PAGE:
Letters to a Younger Ruling Elder, No. 2: The Importance of a Lowly Heart

An Older Elder

Dear James,

What a delight to get your response to my last letter. I am glad you found it helpful. To God be the glory. The Lord is the ultimate source of all that is truly helpful to our souls. He is the giver of every good gift (Jas. 1:7). He pours out the most refreshing water and serves it to us in various vessels, but he himself is the “fountain of life” (Ps. 36:9). It is a joy to be his cup. As we travel along serving within the sphere the Lord has given to us, nothing is more pleasing than to be his glass of goodness to another soul.

Now, you asked if I would comment further on a topic which I introduced briefly in my last letter, namely, the nurturing of a lowly heart. I will do my best in a few words to handle a large subject. I think it would be best to begin by explaining what I mean by a lowly heart first, then to share some thoughts on how to pursue it.

A lowly heart is a heart brought low by what sin has done. I think you will find this a helpful definition and a lens by which to see your own soul. Sin has ruined this world and mankind to a degree that words struggle to express. In a moment, one sin plunged all creation from perfection into misery. Where there was only life, there came universal death (Rom. 5:12). Sin brought corruption into everything. Sin traded away peace and gave war. Sin exchanged cleanness for filthiness. Sin stole heaven and gave hell.

A lowly heart carries about this deep sense of sorrow for what sin has done. This begins, first and foremost, with a sense of our own sin. You asked for practical advice on developing a lowly heart. So here is the first thing—cultivate a sense of your own sin. Be specific. Call it out by name. Is it greed? Is it laziness? Is it selfishness? Is it lust? Is it ambition? No one can go to war with an invisible enemy. You cannot repent over nameless sins.

Your capacity to minister to others effectively will depend upon this. God’s greatest servants in Scripture saw their own sin and were deeply moved by it. Abraham did. David did. Isaiah did. Paul knew himself to be the “chief of sinners” (1 Tim. 1:15). This is a secret to fruitful ministry. Spurgeon once put it this way, “A sense of our own poverty drives us to Christ, and that is where we need to be, for in Him our fruit is found.”[1]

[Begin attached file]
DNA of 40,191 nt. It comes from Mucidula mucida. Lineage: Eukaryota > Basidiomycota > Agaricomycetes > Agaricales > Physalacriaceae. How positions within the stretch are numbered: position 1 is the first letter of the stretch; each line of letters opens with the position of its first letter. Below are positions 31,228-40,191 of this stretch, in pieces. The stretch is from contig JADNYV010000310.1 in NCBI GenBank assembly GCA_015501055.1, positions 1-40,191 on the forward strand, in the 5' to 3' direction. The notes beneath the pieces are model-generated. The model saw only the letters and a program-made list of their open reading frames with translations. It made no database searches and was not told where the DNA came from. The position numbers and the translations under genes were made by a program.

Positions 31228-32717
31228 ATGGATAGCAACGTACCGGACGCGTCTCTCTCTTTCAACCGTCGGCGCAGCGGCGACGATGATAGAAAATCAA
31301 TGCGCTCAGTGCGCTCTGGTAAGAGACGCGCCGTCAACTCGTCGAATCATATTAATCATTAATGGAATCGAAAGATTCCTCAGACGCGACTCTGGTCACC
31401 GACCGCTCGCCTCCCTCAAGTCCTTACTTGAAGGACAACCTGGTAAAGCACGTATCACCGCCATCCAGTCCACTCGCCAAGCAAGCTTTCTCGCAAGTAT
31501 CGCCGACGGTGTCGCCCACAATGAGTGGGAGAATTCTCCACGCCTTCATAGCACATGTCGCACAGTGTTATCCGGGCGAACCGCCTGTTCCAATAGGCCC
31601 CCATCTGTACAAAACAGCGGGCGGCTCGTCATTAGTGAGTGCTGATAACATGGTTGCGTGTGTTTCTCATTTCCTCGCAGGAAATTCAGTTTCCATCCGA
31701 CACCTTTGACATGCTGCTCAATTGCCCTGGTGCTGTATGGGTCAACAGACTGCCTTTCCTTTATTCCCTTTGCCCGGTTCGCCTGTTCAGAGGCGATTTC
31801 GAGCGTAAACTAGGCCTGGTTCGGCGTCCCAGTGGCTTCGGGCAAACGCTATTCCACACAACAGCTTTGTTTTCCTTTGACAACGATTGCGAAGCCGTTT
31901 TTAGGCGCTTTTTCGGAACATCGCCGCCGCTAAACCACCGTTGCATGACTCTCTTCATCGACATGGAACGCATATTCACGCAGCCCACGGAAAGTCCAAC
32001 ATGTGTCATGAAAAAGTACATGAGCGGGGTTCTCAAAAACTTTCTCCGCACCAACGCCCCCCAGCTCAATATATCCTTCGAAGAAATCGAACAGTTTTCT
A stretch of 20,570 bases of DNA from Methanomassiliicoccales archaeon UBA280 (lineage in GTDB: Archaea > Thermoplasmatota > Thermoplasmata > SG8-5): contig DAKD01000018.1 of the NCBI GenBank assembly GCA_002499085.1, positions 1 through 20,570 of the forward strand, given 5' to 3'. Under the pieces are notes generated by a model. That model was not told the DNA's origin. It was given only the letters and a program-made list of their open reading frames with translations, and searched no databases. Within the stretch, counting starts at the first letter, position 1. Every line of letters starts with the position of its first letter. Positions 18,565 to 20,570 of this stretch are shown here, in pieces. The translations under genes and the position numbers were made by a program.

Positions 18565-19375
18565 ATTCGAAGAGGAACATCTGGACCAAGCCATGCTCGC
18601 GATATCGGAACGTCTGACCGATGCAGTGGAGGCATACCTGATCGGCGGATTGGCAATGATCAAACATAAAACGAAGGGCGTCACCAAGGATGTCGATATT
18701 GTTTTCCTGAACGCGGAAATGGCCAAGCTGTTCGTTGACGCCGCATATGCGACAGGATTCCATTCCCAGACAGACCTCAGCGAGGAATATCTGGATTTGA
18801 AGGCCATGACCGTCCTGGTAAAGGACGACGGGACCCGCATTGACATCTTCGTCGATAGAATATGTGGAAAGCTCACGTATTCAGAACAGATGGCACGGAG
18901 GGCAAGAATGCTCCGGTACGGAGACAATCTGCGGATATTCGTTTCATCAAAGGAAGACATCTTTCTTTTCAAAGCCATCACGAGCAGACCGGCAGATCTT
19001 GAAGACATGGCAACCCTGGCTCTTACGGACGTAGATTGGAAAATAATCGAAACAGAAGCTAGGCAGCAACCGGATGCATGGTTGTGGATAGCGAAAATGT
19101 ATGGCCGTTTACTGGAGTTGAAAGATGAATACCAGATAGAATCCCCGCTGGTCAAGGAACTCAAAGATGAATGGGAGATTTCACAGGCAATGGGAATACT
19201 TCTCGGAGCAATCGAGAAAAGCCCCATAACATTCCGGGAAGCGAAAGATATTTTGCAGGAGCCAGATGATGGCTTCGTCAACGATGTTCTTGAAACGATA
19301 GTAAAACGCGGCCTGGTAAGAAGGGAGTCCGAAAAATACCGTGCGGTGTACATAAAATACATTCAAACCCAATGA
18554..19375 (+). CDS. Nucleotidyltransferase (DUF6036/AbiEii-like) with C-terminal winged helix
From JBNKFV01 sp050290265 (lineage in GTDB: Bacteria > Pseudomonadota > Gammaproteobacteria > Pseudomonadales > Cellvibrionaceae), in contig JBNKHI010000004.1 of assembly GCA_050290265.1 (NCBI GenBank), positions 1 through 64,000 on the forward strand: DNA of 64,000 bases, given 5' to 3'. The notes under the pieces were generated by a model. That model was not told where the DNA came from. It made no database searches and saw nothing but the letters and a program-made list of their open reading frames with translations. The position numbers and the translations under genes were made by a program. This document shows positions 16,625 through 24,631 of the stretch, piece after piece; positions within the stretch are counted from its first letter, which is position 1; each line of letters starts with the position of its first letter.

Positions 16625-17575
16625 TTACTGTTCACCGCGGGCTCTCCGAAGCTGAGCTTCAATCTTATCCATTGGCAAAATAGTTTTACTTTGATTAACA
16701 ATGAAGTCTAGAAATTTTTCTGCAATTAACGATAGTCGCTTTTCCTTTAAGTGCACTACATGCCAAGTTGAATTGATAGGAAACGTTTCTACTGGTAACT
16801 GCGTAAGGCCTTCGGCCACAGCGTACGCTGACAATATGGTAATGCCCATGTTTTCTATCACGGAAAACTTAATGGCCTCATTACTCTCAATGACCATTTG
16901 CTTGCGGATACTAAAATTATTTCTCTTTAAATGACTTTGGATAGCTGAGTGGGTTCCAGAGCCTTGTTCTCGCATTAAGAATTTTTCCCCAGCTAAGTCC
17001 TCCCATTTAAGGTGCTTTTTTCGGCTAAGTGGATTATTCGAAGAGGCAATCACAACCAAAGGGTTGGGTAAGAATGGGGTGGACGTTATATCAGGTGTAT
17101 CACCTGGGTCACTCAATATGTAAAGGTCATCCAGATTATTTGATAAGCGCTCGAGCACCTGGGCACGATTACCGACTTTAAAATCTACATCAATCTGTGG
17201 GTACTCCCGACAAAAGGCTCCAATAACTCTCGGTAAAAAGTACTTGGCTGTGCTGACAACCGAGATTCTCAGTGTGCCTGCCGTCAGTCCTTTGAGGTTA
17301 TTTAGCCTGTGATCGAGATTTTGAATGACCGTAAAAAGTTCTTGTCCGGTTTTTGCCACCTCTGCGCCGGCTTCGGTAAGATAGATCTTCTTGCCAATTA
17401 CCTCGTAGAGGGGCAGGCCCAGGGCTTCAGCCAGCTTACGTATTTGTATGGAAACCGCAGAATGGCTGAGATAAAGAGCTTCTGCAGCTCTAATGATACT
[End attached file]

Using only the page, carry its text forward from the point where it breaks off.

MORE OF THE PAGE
Listen. There are some who have served in this office of elder who, sadly, do not seem to have much of this sense of their own sin. Maybe the Lord has spared them from some of the greater vices, and they mistake this for holiness. Maybe they are too busy focusing on the sins of others to see the evil in their own heart. It is a most painful thing for the church to endure an elder that does not seem to know himself a sinner. Ask the Lord, dear brother, to search your heart often.

And that leads me to the second piece of practical advice. Use this sense of your own sin to foster a deep sorrow for what sin has done to others. Every lamb in your flock is suffering, in some way, the horrible effects of sin. Have they lost loved ones? Sin did that. Are they sick? Sin, ultimately, is the cause of every sickness in this world. They may also be suffering from the miserable consequences of personal sin in their lives. Stir up a sympathy for these precious sheep of the Lord Jesus who are being hunted and wounded by the wolf of sin.

This was most eminently true of our precious Lord Jesus Christ. Therefore he, above anyone who ever walked on this earth, was most “lowly of heart” (Matt. 11:29). None were moved as much as he was by what sin had done to mankind. None wept as he wept over our sin. None cared like he cared about the consequences of our sin. And no one suffered as he suffered to undo the terrible effects of sin for his people.

If you want some practical advice on cultivating a lowly heart, I can do no better than to point you to Christ, dear brother. As you move among his people, do so with a sense of what a mess sin has made of this world and our lives. Bear that burden. Plead for God’s mercy. May the Holy Spirit put the heart of that publican in your soul, “God, have mercy on me, a sinner” (Luke 18:13). And then go to the flock with love and compassion, bringing them to Jesus. That is what is meant by a lowly heart.

Your soul’s well-wisher,

An older elder


[1] C. H. Spurgeon, Morning and Evening, Evening, August 28.

Ordained Servant Online, February, 2023.

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Ordained Servant: February 2023


Also in this issue

The Voice of the Good Shepherd: Understanding the Voices of the Electronic World, Chapter 1

The Bringers and Receivers of Complaints: OPC Book of Discipline 9.1

Commentary on the Book of Discipline of the Orthodox Presbyterian Church, Chapter 3.7–8

Justification: A Lutheran Perspective: A Review Article


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